Getting Scored On and How to Stay in the Game Mentally

We had a great question submitted by Logan the other day for our first Question Bin response!


Question: How do you mentally stay calm and in the game with [sic] you let in a couple easy goals?


Answer: Great question! This is where our first principle, Be Fearless, comes into play!

To tackle this question we must acknowledge two facts:

The first thing we must acknowledge is that as goalies, we will get scored on. I know that is a tough pill to swallow but the fact of the matter is the goal is 6’x6′ and the ball is only 2.5″ in diameter. Chances are high that the little round ball will make it past you at some point during a game. Knowing and accepting this fact does not give us an excuse to let shots go in, but rather is an important concept to set realistic expectations. We can’t and simply won’t save every shot.

The second thing we must acknowledge is that once the ball crosses the goal line, there is no taking it back. It’s on the scoreboard and there is nothing you can do about it no matter how hard you try!

Being Fearless

Once we’ve ingrained these two concepts into our brain, we’re ready to be fearless. What is being fearless, exactly? The Merriam-Webster Diction defines fearless as “not afraid : very brave” [1]. In other words, it’s the ability to tackle challenges in front of you no matter how hard it may seem. One of the biggest differences between an elite goalie and a so-so goalie is how they move forward after a goal is scored on them. Whether it’s a soft goal, an impossible save or something in-between (because really, they all count the same on the scoreboard), how do you react? Do you put your head down? Do you overanalyze? Do you get fired up?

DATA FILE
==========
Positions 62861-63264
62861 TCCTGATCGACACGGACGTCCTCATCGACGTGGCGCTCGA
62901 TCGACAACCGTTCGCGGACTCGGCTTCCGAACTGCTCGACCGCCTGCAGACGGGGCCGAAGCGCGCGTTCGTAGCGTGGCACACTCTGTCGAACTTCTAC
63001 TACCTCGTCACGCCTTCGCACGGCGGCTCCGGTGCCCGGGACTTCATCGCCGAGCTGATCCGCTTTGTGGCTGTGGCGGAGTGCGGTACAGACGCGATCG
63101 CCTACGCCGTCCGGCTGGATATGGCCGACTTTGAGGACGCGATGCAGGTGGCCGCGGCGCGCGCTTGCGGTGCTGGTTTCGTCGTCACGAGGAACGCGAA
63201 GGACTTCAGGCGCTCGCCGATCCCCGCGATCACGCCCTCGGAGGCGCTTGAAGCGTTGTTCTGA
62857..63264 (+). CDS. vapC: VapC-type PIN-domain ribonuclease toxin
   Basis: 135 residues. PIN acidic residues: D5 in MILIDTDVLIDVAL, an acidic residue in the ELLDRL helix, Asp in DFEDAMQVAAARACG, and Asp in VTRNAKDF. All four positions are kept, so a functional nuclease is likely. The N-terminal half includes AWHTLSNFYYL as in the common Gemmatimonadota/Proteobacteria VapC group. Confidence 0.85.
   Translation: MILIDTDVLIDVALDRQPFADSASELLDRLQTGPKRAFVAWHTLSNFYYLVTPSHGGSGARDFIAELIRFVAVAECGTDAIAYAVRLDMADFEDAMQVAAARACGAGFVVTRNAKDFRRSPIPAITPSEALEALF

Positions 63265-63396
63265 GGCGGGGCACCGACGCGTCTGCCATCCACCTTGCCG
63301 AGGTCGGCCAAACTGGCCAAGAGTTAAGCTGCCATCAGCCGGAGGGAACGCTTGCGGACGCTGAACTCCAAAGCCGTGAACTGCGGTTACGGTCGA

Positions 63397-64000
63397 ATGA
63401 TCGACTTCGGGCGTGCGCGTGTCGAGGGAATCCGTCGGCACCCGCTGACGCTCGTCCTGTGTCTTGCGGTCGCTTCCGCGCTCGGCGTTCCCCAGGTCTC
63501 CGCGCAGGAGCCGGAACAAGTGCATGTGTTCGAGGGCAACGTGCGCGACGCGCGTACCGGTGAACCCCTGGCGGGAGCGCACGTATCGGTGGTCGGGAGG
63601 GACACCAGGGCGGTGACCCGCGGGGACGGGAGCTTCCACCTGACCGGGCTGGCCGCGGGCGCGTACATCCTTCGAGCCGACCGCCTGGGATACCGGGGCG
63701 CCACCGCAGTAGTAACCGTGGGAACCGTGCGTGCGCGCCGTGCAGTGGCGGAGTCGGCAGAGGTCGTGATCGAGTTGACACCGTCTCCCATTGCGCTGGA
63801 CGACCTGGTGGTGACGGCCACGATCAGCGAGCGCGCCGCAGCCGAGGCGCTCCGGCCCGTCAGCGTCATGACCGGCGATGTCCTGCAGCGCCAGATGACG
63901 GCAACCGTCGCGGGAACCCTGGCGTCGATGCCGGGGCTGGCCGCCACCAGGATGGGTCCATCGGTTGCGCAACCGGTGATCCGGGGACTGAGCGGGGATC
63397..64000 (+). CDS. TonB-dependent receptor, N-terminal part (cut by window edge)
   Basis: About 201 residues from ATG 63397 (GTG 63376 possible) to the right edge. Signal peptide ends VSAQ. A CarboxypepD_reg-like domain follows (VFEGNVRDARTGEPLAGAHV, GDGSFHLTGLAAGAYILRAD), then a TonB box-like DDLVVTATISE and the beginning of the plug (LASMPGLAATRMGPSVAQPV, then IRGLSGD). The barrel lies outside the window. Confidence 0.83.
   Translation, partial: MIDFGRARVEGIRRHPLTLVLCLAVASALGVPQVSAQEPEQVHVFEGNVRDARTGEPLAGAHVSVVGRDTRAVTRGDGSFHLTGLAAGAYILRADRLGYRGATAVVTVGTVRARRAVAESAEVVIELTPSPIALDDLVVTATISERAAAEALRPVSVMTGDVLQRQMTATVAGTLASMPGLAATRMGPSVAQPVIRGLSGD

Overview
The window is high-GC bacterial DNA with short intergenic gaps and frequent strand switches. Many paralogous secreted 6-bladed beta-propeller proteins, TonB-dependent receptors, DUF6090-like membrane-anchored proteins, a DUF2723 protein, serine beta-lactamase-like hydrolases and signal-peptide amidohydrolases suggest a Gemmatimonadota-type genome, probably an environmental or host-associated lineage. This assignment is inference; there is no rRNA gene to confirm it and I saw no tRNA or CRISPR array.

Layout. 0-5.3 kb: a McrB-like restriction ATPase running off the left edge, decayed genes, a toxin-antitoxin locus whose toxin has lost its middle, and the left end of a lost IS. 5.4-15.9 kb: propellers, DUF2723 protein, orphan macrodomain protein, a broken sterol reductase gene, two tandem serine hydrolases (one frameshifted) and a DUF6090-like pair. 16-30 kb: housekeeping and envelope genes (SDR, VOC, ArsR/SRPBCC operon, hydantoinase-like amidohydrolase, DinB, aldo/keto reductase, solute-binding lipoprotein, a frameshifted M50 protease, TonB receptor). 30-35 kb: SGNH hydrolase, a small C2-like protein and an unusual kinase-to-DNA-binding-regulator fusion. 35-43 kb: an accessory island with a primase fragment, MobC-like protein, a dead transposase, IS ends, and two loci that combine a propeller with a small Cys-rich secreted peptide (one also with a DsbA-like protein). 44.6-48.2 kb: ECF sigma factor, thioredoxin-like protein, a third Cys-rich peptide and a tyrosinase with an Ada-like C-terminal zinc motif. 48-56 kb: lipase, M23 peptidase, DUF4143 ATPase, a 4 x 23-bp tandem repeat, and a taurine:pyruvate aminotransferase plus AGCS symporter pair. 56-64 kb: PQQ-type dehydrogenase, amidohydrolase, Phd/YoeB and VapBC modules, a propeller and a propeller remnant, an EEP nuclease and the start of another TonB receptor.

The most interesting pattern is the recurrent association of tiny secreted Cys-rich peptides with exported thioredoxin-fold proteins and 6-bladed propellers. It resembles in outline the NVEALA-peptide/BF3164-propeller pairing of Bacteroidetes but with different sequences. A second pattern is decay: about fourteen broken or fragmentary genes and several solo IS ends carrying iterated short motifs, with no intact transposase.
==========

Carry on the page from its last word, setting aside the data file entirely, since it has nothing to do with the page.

If you’re being fearless, you’re moving forward, not getting too low or high emotionally. You’re tackling the next challenge in front of you despite what just happened. The focus is on the next defensive set, the next shot and most importantly, the next save.

So, just how do we become fearless? Well, much like the physical side of things and making a save, we must practice being fearless! One of the biggest means of practicing is through mental imagery. Simply envision in your mind’s eye shots during a game. Envision how you’re reacting after a save- what is your first look for the clear, how are your gathering/adjusting your defense when you have time to talk to them?

Just as you envision a save, envision a goal. Where did you and your defense go wrong? See the whole play develop, see the shot released and go past you. The most important part to this isn’t how it happened, but envisioning what you do after the goal has been scored. See yourself taking the ball out of the net, owning any mistakes you personally have made, encouraging your defense to make the necessary adjustments, and most importantly taking on an attitude and the body language of making the next save. Not that you are carefree of the goal that was just scored, but that you are more concerned with what you can control- the next shot and save. Practice this over and over again, with difference scenarios, but each time having the same attitude. You’ll find the more you practice, the more natural it will become.

You can also take this to the physical level and treat practices as though they were games. When you get scored on in practice (because it will happen!), work on your reaction. Catch yourself when you have a negative reaction and try to make the adjustment on the next shot. Have your teammates or coaches keep an eye out for negative body language. Remember, half of the battle is simply looking the part. Don’t let your opponents ever think they are in your head or have rattled you by the way you look after a goal.

Last, it is important to keep in mind that all of this takes time. Just like learning anything that is new, you’re not going to suddenly become great at reacting well to goals being scored on you overnight. It will take patience and practice to get you to where you want to be. Getting scored on is normal and happens to every goalie, but even if you just react to one goal differently, that’s progress!

We hope this helps you and other goalies out there, Logan! Check back for more answers from our Question Bin. Remember, if you have a question you want answered, make sure you submit to our Question Bin it by clicking here!

That’s all for now. Remember, Be Fearless!



[1]- Merriam-Webster Fearless Definition

About the Author


Our mission is to use mental and physical training to help our athletes succeed not only as players, but as people off of the field as well. We live by 2 basic principles: Be Fearless, Never Stop Learning.

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